• Recognition of social provisioning as critical to economic systems and visibility of the diversity of unpaid work on which the commodified economy relies.
  • Implement an intercultural approach that evolves the synthesis of values, cultures and visions that are sustainable and desirable as a gift to future generations. Reconnect with and practice the values that underpin non-market-based economies – reciprocity, collectivity, solidarity, harmony with nature.
  • Apply an ecosystem lens – look beyond the dichotomy of individual and collective, beyond a focus on just forest, ocean or air, to consider the whole system and apply this lens to our communities.
  • Go beyond existing indicators (like GDP) to claim our own indicators of well-being and sustainability that are responsive to our communities, rooted in the socio-economic condition of each nation. This would require broad and deep discussions across cross-sections of people to unearth the principles and priorities that would guide these indicators.
  • We need better tracking and information about the informal economy: not just the romanticized small-scale vendors, but gem, arms, drug trafficking that is responsible for significant volumes of financial flows. These flows have an enormous impact on the broader system.


Bridging diversities and stronger coalition-building was a refrain heard throughout the Forum. This is hardly a new idea, and yet clearly deep alliance-building is a work in progress that remains an urgent task. Some key dimensions of ‘bridge-building’ stood out as priorities named during the Forum:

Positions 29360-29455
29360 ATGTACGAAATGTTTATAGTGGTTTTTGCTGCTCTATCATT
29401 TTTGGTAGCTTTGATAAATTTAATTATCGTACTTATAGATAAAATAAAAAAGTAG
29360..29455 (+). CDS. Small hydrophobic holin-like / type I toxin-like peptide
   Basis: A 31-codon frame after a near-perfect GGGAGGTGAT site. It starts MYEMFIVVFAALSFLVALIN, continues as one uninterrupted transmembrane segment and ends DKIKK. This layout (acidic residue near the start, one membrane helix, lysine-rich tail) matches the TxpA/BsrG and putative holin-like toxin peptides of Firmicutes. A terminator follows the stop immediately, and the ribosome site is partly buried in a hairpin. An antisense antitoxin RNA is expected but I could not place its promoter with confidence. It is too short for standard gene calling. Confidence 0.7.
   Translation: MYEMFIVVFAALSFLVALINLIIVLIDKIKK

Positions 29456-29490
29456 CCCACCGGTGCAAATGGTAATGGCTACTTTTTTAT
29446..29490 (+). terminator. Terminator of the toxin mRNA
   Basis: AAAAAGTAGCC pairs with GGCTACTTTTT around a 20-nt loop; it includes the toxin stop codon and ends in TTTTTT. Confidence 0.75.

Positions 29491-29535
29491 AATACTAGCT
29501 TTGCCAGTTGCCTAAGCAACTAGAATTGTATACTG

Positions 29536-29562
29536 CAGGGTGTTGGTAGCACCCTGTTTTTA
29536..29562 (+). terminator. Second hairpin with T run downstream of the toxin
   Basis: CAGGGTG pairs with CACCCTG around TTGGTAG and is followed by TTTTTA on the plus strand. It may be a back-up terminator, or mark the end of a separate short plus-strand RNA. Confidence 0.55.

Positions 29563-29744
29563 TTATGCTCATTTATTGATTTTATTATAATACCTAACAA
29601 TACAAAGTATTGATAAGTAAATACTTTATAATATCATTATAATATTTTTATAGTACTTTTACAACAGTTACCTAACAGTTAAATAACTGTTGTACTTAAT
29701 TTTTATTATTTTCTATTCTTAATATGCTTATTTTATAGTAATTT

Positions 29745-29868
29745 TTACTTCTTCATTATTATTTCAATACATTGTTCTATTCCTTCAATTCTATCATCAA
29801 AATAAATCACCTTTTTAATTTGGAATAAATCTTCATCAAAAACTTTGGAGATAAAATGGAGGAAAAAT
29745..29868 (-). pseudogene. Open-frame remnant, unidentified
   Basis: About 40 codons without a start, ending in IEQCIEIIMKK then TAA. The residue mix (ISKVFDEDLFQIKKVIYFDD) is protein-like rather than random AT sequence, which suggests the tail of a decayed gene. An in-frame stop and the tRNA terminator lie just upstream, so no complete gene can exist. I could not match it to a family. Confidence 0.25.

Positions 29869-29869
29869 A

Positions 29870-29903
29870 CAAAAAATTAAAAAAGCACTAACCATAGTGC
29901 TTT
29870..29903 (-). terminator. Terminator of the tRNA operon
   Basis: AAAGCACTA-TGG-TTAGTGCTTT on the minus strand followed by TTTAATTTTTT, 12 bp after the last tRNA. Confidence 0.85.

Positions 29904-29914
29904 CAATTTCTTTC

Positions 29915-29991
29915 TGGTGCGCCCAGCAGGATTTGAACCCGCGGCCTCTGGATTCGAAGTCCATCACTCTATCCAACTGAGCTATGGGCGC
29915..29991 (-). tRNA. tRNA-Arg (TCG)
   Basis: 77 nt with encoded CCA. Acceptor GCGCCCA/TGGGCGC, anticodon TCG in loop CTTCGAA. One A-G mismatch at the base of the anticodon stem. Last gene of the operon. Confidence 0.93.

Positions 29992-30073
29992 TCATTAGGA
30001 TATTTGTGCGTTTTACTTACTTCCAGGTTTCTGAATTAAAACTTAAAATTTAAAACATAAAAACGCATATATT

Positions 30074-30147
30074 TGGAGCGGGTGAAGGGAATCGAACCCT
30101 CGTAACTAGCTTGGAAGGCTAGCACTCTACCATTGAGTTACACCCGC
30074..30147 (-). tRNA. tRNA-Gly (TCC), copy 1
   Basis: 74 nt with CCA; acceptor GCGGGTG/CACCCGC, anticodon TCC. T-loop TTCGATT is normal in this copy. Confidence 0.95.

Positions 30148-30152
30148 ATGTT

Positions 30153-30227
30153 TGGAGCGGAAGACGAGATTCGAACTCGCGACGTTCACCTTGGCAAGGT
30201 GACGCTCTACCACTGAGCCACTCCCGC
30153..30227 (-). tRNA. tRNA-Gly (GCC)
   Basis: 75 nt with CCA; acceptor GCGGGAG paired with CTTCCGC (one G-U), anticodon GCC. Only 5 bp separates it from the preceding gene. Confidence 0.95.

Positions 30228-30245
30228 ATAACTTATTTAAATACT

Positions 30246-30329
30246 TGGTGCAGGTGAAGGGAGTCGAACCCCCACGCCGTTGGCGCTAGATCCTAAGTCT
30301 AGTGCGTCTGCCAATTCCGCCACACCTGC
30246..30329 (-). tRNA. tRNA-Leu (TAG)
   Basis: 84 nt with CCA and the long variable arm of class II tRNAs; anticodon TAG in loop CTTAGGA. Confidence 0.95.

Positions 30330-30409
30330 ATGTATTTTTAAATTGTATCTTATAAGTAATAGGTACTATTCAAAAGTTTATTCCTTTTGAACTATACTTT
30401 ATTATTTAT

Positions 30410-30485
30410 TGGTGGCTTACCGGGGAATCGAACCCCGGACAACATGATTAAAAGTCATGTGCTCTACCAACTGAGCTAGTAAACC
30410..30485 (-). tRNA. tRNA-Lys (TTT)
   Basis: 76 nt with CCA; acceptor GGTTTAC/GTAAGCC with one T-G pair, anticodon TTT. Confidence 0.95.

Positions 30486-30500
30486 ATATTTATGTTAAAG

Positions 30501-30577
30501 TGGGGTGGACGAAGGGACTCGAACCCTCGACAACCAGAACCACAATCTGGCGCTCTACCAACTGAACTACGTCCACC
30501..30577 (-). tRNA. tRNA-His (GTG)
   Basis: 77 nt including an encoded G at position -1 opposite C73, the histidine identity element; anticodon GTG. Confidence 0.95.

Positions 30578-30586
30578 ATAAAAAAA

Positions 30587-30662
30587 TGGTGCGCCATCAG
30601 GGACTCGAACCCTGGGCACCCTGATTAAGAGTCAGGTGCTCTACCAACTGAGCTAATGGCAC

• Connections between feminist scholars, economists and activists are key for dialogue across the alternatives taking shape in all those spheres – in the streets and within academia. Such connections are vital to tap the body of work that already exists of solid critical feminist economic analysis, and to bridge gaps between abstract concepts and practical tools, for example, for applying human rights standards to local economic concerns.
  • Boaventura de Sousa Santos called for more ‘articulation of movements’ given that ‘no matter how strong a social movement is, it cannot carry out its agenda in isolation’. This call was very much at the heart of the Forum and was why we sought to convene indigenous women, climate justice activists, women working within labour rights movements, economic justice activists, peasants, sex workers, women with disabilities, young women and others, so that from all these diversities participants could identify shared elements of their concerns and agendas as a foundation from which to build stronger understanding and potentially collaboration.